Anyone who is made content—who is “filled up”—by things that you can see, and hold, and drive,
and watch, is filling up the most shallow part of themselves:  that first well, the shallow well.  Now
every human being has this shallow well within him.  It’s not that there are shallow people over
here, and deep people over there.  Every single human being, including Jesus, has a shallow well
inside, in addition to the well that is so deep that it has no bottom.
The purpose of the shallow well is to let us use and enjoy things of this world for worldly needs
and purposes.  This is a legitimate part of being human.  It was a part of the life of Jesus.  There is
a real, true and good purpose for this shallow well.  After all, God’s the one who put it inside us. 
But when a person tries to live his entire life out of that shallow well, he gets into trouble.  He goes
Sometimes, even in his thirst, he doesn’t even notice that second well, that deeper well.  But that
deeper well is the well that gives meaning to life, and that helps us understand that our lives are not
about ourselves, and that our lives are not about this world.
If you peer into the deep well, the first thing you notice is its depth, and that can be frightening. 
Most of us, after all, have a healthy fear of heights.  No one wants to fall.  But falling into this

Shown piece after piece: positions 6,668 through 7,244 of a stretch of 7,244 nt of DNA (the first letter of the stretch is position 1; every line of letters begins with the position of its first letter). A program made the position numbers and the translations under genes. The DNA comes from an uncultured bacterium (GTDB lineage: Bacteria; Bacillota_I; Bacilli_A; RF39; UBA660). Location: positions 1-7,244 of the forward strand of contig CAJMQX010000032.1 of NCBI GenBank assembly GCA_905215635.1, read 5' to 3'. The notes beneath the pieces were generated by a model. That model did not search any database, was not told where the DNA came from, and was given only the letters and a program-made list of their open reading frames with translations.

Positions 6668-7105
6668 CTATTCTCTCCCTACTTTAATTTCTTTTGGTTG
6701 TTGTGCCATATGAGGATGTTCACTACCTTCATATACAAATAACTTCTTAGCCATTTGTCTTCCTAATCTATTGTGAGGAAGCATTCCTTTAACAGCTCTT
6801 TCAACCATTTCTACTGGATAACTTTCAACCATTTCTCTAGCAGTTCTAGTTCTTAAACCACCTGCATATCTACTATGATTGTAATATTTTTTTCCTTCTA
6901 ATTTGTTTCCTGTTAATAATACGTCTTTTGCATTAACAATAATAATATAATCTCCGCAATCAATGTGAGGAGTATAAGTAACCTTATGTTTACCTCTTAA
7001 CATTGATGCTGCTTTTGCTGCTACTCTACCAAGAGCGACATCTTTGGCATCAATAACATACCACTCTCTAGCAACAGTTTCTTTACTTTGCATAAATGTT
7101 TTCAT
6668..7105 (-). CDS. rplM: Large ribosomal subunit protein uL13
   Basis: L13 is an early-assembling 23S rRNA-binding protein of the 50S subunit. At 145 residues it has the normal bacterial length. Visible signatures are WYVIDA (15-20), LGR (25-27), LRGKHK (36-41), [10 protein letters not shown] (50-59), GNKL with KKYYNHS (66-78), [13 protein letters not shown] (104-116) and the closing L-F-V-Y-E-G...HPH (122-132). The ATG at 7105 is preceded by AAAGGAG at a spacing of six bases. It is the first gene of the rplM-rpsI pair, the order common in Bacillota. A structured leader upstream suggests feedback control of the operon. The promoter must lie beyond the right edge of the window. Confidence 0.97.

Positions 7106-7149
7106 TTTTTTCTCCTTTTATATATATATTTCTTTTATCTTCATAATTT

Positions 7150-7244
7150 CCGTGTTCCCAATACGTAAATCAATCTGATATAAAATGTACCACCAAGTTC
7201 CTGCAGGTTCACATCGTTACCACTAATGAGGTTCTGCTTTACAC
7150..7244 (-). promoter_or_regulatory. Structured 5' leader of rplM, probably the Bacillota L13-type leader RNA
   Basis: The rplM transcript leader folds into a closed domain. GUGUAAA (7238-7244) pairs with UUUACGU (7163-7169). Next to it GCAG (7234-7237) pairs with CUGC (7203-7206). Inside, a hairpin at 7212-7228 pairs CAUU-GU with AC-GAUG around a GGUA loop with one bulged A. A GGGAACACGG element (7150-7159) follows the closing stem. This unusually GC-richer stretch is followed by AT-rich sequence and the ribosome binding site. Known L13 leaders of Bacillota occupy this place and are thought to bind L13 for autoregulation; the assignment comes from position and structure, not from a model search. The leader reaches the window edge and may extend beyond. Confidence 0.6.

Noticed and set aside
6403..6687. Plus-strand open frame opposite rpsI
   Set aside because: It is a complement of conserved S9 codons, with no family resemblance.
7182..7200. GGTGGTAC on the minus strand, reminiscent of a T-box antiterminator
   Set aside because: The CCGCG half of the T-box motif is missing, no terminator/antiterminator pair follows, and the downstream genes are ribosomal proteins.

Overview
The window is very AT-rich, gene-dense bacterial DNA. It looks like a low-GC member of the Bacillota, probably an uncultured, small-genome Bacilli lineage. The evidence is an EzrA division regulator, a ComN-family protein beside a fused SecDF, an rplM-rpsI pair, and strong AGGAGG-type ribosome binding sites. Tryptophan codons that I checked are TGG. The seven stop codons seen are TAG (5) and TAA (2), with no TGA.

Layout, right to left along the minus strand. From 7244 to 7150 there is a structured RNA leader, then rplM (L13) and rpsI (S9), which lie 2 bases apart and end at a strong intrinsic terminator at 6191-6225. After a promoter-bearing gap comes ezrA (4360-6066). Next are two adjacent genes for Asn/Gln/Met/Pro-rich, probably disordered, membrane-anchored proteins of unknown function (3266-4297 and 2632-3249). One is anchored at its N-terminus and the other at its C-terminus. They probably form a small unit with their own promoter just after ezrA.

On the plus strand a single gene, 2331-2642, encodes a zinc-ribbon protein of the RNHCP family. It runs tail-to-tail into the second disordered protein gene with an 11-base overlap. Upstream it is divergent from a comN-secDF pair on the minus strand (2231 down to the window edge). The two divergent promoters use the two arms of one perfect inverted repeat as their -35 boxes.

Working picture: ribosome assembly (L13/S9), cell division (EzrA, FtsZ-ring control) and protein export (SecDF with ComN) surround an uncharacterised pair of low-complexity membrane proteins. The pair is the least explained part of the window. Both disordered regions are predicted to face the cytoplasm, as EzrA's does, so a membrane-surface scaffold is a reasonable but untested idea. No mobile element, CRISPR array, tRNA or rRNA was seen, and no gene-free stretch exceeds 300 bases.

well—which spiritually we have to do in order to draw from it—is a form of humility.
This humility is what we see in the three wise kings, who were willing to leave the splendor and
riches of their kingdoms and enter a grotto where animals lived, in order to prostrate themselves
before a child born of a peasant girl.
Picture this:  these three wise kings fall to the ground in adoration before the newborn Jesus in a
stable, where the hay of the animals was likely mixed with the waste of animals.  Would you be
humble enough to kneel in that hay?  These three wise kings show us what it means to give up
what we think is important in our little kingdoms in order to live from that deeper well.

Look at these three wise kings.  Look at their sacrifices.  There are at least two sacrifices that each
king makes. The first sacrifice is their journey.  They leave behind the lands where they rule,
where they are in control, in order to bow down before the Ruler of Heaven and Earth:  in order to
follow Him. The second sacrifice is what they take from their treasuries, and place before the new-
born King.  But these gifts are given as a response to a greater Gift.  From Jesus, from the Gift of
God the Father, the wise man knows that the whole world, and every land, and every person in
every land, will receive an infinite blessing.  The gifts of the wise men are only responses to God’s
great goodness.
So the first thing we have to do is to be alert, attentive. And the second is a willingness to take
action. The Wise Men could have noted the appearance of the star in their charts, and done
nothing more. They could have indicated that this phenomenon probably heralded something very
special, and then gone back to their normal lives. Putting their tasks on hold, they put a
commitment to their conviction. They put feet to their faith and commenced a journey.
When God presents us with a new opportunity, are we willing to get up and begin a journey of
The story of the Wise Men helps us to see that there is something special, something remarkable
that awaits us at the end of the journey.
God Bless. Have a blessed Sunday.